— ActiveHistory.co.uk (@activehistory) April 8, 2015
A vocabulary sort provides students with a variety of terms and concepts related to a unit or for a course. You can use them at the beginning of a unit or at the end of a unit. Sometimes I do both as a way to show students what information they’ve learned.
Here are some strategies.
Ask Students (usually in small groups) to
- Separate terms they know and the terms they don’t. Look up/research the ones with which they aren’t familiar. (then move to the following strategies)
- Identify & justify at least 3 categories (student or teacher choice) and sort the words in the appropriate categories. Discuss the similarities and differences of the categories selected by each group
- As the teacher, include ‘obvious’ headlines/category subjects, and students sort associated words/terms
- Have the students select their “favourite” words and ask them to do a short literacy activity using each of the words in the correct context.
While students work, emphasize there are no “right” or “wrong” answers. Their properly reasoned verbal justification can make any word fit any
I have also made the terms on large sheets of paper. The students then sort the giant words on the floor in a larger group. I then post the words in their selected categories on the wall for a Word Wall.
Here is my Vocabulary sort for The Great War.
Here’s a PDF: CausesofWW1wordsort
Here are a few games you can use in your classroom. I believe all can be adapted and modified to fit many elements of the history, civics or social science curriculums.
Object: be the last person in the game.
- Sit on the desk. – on desk = in the game, in chair = out of the game.
- Count numerically from 1 – 10.
- Each player says up to 3 numbers sequentially. (ex, 1 or 1-2, or 1-2-3…)
- move around the group in the same order.
- you are trying to force others to say 10. If they do, they sit back in their chair and lose.
- Start again at 1
- repeat until you only have one person on their desk. They are the winner
Have students work together to build a tower from paper.
PDF Instructions (I’m sorry – it’s a terrible copy).
Students make judgements about who can survive after a nuclear war destroys the planet.
- Create a set of cards with “communist” vs. “non-communist” McCarthy-like assumptions. Students have to categorize who is arrest and who is not.
- Create a set of cards with qualities possessed by different immigrant families or individuals. Students then determine who can come to Canada and who cannot. This may be done for immigration policies for 1900 as well as current practice. Perhaps students can determine the best criteria.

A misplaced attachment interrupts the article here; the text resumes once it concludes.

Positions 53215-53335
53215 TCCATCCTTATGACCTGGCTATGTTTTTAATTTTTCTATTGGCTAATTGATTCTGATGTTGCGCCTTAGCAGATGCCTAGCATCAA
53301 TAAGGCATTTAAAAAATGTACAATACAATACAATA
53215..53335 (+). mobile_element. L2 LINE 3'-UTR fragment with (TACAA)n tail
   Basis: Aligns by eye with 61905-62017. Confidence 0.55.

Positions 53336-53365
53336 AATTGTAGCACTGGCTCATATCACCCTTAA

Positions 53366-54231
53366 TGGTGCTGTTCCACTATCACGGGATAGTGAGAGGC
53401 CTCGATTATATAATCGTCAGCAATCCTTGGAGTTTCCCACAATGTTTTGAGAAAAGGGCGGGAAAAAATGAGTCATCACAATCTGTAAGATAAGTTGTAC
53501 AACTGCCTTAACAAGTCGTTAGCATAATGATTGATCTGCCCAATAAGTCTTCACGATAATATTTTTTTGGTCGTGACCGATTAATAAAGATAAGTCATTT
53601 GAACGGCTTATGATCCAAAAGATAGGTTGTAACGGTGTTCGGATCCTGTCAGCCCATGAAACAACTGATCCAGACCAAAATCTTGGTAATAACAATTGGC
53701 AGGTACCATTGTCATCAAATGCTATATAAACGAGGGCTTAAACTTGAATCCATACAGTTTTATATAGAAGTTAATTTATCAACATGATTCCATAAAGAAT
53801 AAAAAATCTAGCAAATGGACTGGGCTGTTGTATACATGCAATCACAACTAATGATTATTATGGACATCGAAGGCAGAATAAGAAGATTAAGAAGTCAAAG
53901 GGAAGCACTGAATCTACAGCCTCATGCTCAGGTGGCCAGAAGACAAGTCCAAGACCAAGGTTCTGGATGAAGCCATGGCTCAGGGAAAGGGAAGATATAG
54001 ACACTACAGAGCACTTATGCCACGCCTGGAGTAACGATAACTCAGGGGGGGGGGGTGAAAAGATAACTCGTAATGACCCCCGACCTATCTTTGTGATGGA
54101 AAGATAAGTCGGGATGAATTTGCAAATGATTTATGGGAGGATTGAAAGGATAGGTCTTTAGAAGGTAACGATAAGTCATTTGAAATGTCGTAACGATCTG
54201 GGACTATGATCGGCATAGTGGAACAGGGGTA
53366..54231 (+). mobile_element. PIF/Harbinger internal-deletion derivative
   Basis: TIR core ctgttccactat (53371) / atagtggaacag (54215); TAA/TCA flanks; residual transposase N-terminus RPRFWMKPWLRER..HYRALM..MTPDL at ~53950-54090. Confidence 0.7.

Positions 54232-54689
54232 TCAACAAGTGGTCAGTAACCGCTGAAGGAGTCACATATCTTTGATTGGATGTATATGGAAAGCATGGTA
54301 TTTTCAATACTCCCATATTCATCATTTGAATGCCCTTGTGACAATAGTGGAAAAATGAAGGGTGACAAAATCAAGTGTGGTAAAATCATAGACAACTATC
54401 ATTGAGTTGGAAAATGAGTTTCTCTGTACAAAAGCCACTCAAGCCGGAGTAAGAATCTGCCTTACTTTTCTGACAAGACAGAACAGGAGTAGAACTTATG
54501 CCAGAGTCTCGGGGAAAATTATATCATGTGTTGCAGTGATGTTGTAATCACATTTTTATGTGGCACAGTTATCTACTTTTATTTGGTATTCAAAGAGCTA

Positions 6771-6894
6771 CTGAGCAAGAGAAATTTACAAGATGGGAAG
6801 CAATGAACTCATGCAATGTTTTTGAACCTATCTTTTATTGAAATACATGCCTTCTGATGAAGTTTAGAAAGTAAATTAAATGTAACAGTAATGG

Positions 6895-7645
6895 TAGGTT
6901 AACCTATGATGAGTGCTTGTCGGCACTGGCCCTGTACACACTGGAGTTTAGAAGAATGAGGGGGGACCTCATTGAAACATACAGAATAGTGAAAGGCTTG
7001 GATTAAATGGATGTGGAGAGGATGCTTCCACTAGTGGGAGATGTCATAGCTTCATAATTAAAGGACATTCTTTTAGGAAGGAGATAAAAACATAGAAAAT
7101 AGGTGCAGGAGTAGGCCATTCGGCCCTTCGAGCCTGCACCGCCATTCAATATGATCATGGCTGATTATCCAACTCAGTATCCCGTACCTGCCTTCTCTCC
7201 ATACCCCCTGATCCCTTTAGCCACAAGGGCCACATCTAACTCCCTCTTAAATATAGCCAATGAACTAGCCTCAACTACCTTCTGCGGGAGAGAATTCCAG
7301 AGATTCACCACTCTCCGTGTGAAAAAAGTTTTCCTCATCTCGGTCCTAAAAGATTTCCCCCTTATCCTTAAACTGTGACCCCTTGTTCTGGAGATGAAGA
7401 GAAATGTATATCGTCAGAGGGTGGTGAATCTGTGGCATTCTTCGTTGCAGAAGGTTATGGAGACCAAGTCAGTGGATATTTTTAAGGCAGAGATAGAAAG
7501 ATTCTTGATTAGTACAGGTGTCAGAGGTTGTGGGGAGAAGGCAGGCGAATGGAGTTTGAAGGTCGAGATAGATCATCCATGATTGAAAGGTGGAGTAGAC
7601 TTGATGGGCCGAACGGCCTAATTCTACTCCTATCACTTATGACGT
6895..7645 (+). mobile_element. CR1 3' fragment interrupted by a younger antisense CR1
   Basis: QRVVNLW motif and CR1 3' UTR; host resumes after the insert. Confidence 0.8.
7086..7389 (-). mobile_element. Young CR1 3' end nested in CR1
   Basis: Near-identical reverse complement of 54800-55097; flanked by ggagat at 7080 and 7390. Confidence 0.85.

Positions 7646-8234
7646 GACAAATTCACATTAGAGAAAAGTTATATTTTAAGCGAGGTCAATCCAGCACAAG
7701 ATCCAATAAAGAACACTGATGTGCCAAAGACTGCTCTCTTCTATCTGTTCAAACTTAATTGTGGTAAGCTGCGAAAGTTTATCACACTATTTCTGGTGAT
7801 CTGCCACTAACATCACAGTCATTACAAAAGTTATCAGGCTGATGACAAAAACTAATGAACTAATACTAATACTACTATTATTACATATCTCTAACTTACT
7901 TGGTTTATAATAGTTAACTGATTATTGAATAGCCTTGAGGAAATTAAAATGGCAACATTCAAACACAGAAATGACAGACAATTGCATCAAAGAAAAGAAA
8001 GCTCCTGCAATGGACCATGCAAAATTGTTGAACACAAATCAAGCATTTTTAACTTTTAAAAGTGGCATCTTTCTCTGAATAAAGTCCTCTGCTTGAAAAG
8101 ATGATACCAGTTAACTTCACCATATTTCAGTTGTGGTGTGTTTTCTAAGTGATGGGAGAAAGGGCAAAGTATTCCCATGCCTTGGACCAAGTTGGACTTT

Here’s a similar game where students have to determine what items should be taken from a crash site.
Instructions for this game can be found on one of my older posts.
The Ball Toss
Object: Say 5 topics within a given category before the other players pass an object around the room
- Students sit in a circle.
- One student is “it.”
- The Game Master selects a category in which “it” must list 5 terms. He/she must do this before the rest of the class passes the ball around the circle.
- “It” wins if she/he lists their words quickly and correctly. The class wins if they pass the ball effectively.
Rock Scissors Paper – Marxism
this is an awesome game used by Greg Kulowiec at The History 2.0 Classroom.
Purpose: The game is played to demonstrate Karl Marx’s view of capitalism, exploitation of the working class, the control of the means of production & the difference between the bourgeoisie & proletariat.
Each player is given two paper clips (units of money).
One paper clip is the minimum necessary for your survival. Any more than one paper clip allows you to do with what you will.
Everyone has the same opportunity to earn more money by challenging others to a game of rock, paper, and scissors.
You may accept or refuse a challenge to play, except from a player with more units of money, in that case you must accept the challenge.
You may go at it alone, pool resources, divide winnings or create alliances.
The winner of each challenge takes one unit from the loser.
Once a player has not units and loses a match, they become the employee of the winner of said match.
As an employee, the individual must challenge others on behalf of their boss. Once two units are earned for the boss, the employee keeps one unit, gives one to the boss and gains their independence.
If an employee with nothing loses to another, he becomes the employee of the new winner, unless the new winner is also an employee. Then both work for the original employer. (The employee plays with his labor, not the units of the employer. If your employee loses, you lose your employee to the person who won, and he works for the new employer.)
Employees may not challenge their boss.
- What was it like to be an employee?
- Why did you become an employee?
- Was it easy to gain your independence?
- Was it easy to become a boss?
- Was it easy to stay a boss?
Got any more ideas or links to new strategies? Please tell me in the comments!